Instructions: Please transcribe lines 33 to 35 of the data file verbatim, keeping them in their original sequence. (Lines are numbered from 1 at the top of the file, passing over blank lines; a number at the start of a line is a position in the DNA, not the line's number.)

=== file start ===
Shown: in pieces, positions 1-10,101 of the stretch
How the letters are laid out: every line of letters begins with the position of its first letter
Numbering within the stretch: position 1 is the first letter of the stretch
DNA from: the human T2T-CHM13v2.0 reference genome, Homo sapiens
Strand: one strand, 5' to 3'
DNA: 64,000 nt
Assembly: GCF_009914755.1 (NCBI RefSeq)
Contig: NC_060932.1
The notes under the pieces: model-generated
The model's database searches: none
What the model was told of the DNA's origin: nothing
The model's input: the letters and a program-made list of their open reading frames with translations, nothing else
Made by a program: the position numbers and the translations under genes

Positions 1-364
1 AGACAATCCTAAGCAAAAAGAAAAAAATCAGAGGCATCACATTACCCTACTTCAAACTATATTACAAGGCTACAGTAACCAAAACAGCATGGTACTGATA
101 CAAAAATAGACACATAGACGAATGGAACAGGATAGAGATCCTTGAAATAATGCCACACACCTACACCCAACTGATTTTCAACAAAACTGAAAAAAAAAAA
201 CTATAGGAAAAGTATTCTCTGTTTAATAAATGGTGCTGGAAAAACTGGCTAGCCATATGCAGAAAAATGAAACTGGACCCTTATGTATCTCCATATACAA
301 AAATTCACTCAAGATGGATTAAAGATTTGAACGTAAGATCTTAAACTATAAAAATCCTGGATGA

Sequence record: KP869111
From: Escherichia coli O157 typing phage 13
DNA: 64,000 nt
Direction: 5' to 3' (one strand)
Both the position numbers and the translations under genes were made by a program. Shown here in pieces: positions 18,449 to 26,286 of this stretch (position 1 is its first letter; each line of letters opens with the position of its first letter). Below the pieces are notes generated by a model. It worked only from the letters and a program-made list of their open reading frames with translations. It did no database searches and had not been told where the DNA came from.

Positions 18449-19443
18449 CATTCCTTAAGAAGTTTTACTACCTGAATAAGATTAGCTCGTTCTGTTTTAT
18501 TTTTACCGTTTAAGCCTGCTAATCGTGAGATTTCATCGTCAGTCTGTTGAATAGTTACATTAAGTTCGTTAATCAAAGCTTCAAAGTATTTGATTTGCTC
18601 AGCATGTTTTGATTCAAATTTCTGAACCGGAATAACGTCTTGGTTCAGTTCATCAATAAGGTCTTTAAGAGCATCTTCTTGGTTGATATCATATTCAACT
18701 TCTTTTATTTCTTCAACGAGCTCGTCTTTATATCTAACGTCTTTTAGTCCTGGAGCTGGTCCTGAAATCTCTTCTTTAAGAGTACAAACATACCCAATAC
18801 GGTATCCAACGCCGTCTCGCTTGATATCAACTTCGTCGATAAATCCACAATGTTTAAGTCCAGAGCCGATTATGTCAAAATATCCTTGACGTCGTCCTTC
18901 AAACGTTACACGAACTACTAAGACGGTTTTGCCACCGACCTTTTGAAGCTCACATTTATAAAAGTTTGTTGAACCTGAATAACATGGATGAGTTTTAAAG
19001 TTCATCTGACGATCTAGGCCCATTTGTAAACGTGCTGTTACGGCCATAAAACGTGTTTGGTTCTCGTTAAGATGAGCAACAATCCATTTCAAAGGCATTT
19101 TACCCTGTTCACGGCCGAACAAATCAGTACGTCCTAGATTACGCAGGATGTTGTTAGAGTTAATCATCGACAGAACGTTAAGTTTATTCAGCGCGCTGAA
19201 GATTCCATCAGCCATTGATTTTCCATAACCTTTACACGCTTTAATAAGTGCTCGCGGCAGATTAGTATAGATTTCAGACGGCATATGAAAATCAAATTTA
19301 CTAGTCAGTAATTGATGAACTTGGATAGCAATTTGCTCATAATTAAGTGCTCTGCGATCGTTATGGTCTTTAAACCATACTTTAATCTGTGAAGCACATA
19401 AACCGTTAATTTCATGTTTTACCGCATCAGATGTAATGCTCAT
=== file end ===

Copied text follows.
19201 GATTCCATCAGCCATTGATTTTCCATAACCTTTACACGCTTTAATAAGTGCTCGCGGCAGATTAGTATAGATTTCAGACGGCATATGAAAATCAAATTTA
19301 CTAGTCAGTAATTGATGAACTTGGATAGCAATTTGCTCATAATTAAGTGCTCTGCGATCGTTATGGTCTTTAAACCATACTTTAATCTGTGAAGCACATA
19401 AACCGTTAATTTCATGTTTTACCGCATCAGATGTAATGCTCAT